Biological functions of HA are mediated by its molecular interaction with HA-binding proteins, called hyaladherins, and as a result, gain new biological identities (65, 66). In more detail, HA binds to its specific cell-surface receptors, including CD44, receptor for hyaluronan-mediated motility (RHAMM), and intercellular adhesion molecule 1 (ICAM-1), activating the transduction of a wide range of intracellular signals (67, 68). These HA receptor interactions are implicated in both physiological and pathological conditions, as they regulate cellular processes such as morphogenesis, wound healing, and inflammation (68–70). CD44 is a cell-surface glycoprotein encoded by a single gene, although there are a number of isoforms expressed in a number of cells and tissues as a result of alternative splicing (71). Importantly, it has been shown that some splice variants such as CD44v-9 and CD44v-6 are involved in tumor metastasis (72, 73) even though CD44 expression pattern cannot always be correlated with malignant progression (74). Moreover, inflammation and malignancy are often associated with sequential proteolytic cleavage of CD44 resulting in a soluble extracellular part of CD44 that most likely regulates cell migration, and to a CD44 intracellular domain that translocates to the nucleus and promotes transcription of different genes including the CD44 gene itself (75, 76). Noteworthy, at sites of inflammation, a concomitant increase in HA synthesis and release of inflammatory mediators can increase the binding avidity of CD44 for HA. Post-translational modifications of CD44 have also been implicated in the transition of an “inactive” low affinity state to an “active” high affinity state of the CD44–HA binding capacity. Other molecules, also produced in the inflammatory milieu, including IL-2, tumor necrosis factor (TNF), and chemokines including MIP-1β, IL-8, and RANTES, can stabilize and increase HA–CD44 interactions (77, 78). Another inflammatory marker, SHAP protein that corresponds to the heavy chains of inter-alpha-trypsin inhibitor family molecules circulating in blood, also stabilizes HA–CD44 interactions (79). Moreover, recently it was suggested that HAS1-dependent HA coat is induced by inflammatory agents and glycemic stress, mediated by altered presentation of either CD44 or HA and can offer a rapid cellular response to injury and inflammation (80). Such interactions are important for the regulation of CD44-mediated leukocyte migration to sites of inflammation (78, 81) as well as monocyte/macrophage retention and activation in inflammatory sites (82). Moreover, an alternate immune evasion mechanism, based on the interaction between CD44 on lung cancer cells and extracellular HA has been proposed. In this study, CD44/HA interactions, which reduce both Fas expression and Fas-mediated apoptosis of the cells, result in decreased susceptibility of the cells to T lymphocytes-mediated cytotoxicity through Fas–FasL pathway (83). On the other hand, engagement of CD44 was found to upregulate Fas ligand expression on T cells leading to their activation-induced cell death (84). The versatility of HA/CD44 interactions are illustrated by HA-mediated CD44 interaction with RhoGEF and Rho kinase, which promotes Grb2-associated binder-1 phosphorylation and phosphatidylinositol 3-kinase signaling leading to cytokine (macrophage-colony stimulating factor) production and breast tumor progression (85). There appears to be a backfeed interaction between inflammatory mediators and CD44 expression as, tumor necrosis factor-alpha (TNF-alpha), a major inflammatory cytokine, abundant in the ovarian cancer microenvironment was found to differentially modulate CD44 expression in ovarian cancer cells (86). Some reports, however, propose that CD44 negatively regulates in vivo inflammation mediated by TLRs via NF-κB activation, which ultimately leads to proinflammatory cytokine production (87).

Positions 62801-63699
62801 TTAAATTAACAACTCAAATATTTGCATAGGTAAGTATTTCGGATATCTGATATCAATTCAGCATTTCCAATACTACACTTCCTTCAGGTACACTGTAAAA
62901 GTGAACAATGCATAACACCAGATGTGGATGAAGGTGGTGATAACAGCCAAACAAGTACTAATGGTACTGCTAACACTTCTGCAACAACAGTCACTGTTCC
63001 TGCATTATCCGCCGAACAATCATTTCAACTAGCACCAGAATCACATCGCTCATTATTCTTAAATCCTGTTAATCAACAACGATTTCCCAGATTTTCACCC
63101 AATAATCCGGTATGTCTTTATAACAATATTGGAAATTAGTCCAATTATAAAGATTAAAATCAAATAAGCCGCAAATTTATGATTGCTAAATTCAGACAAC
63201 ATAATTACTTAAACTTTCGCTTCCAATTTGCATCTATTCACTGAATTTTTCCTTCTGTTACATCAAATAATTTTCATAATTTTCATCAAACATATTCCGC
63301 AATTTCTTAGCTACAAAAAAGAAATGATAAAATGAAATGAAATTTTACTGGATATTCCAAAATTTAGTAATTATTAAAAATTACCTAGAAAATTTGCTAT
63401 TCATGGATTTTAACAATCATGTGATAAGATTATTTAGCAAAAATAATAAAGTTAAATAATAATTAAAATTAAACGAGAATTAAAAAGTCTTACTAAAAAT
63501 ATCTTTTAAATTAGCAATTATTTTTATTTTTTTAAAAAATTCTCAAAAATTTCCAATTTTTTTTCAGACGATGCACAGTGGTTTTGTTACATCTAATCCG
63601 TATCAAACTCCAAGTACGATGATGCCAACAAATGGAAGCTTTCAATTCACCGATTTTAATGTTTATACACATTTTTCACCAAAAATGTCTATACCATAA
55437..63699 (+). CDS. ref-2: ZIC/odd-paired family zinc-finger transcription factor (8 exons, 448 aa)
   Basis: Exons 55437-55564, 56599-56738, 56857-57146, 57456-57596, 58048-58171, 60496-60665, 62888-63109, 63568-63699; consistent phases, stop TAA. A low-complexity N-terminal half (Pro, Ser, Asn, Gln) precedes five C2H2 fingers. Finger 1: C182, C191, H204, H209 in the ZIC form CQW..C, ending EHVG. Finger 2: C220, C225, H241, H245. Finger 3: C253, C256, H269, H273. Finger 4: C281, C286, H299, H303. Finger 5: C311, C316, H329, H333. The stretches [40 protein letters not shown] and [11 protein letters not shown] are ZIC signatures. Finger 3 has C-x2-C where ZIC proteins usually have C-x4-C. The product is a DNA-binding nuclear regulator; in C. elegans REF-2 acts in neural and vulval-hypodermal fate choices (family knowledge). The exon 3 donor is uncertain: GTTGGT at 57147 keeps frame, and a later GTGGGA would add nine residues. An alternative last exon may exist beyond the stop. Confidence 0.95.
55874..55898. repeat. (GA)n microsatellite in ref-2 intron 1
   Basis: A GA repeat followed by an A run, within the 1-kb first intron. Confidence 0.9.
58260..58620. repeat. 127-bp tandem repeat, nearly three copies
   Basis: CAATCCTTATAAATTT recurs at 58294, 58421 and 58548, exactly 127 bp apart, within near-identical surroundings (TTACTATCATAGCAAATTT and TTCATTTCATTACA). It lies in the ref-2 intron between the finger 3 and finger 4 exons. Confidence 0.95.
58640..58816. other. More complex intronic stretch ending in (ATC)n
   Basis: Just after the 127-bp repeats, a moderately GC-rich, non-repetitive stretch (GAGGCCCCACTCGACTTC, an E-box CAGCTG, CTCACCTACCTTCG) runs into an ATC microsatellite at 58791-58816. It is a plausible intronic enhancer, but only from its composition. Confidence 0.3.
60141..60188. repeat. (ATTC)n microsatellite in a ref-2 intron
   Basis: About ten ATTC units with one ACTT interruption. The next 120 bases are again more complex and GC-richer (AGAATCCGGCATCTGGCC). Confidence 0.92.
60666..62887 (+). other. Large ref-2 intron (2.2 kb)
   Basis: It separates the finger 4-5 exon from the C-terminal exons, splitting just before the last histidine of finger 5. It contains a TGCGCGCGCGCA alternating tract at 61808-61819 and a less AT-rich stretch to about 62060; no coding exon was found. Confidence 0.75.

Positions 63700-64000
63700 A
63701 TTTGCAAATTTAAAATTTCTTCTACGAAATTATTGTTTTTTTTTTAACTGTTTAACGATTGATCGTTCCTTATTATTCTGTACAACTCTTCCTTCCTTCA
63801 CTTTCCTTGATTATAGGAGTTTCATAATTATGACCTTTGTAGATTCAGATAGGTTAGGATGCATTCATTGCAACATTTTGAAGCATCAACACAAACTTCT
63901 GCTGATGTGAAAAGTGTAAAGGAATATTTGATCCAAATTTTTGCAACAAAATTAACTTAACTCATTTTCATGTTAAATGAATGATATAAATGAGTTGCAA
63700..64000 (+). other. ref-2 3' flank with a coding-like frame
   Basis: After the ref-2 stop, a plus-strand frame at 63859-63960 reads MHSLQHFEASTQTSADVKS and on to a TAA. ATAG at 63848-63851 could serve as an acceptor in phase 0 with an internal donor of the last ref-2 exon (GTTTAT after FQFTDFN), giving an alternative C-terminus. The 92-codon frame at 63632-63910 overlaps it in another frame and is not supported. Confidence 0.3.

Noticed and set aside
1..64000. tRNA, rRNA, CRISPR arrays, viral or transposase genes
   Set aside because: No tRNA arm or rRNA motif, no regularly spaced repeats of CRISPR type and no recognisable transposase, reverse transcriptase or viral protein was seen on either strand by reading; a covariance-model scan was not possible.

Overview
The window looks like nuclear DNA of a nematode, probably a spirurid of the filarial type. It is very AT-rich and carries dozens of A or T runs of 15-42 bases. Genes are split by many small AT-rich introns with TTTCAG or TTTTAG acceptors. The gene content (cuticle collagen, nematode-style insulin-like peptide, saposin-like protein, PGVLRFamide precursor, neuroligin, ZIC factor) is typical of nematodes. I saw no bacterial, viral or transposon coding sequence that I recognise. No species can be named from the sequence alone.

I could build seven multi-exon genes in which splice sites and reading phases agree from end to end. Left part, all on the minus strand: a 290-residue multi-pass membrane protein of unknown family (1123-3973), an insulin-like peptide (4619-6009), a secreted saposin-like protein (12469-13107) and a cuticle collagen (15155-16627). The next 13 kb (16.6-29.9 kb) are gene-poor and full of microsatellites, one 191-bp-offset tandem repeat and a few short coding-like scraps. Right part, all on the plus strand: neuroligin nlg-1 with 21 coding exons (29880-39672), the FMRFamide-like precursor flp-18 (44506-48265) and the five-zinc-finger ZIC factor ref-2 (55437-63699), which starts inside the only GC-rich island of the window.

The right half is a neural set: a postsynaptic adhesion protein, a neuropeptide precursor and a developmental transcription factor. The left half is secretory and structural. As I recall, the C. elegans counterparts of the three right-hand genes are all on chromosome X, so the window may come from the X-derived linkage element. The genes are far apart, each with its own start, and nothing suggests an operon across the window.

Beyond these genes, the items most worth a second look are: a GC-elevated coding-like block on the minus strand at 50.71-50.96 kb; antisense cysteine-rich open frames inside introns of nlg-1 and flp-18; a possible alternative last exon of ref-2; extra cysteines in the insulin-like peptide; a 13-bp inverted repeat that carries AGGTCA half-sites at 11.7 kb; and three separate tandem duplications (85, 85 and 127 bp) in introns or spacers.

Receptor for hyaluronan-mediated motility has been suggested to contribute to “cancerization” of the tumor microenvironment through its wound repair functions including inflammatory cues (69, 88). It is hypothesized that RHAMM could be a member of the damage-associated molecular-pattern (DAMP) molecules, which function as proinflammatory signals (89). This is corroborated by data showing that RHAMM expression was strongly positively correlated to severe infection in immune atopic diseases (90). Moreover, central to the inflammation process, macrophage chemotaxis was found to be upregulated in a RHAMM- and HA-dependent manner (91). Indeed, upon utilization of a RHAMM mimetic peptide, which specifically blocks HA signaling a strong reduction of inflammation and fibrogenesis in excisional skin wounds was determined (69). Furthermore, RHAMM has been identified as an immunologically relevant antigen, strongly expressed in several hematologic malignancies, and associated with both cellular and humoral immunity (92, 93). Indeed, persistent RHAMM expression and decreasing CD8+ T-cell responses to RHAMM in the framework of allogeneic stem cell transplantation or chemotherapy alone might indicate the immune escape of leukemia cells (94). These aspects of RHAMM/HA signaling can be utilized as targets of novel cell-based strategies in cancer. Thus, vaccination with a highly immunogenic peptide, which was derived from RHAMM and, respectively, denominated R3, has demonstrated positive and safe effects in generating CD8+ cytotoxic cellular responses and anti-tumor traits in patients with myelodysplastic syndrome, acute myeloid leukemia, multiple myeloma, as well as chronic lymphocytic leukemia (95, 96).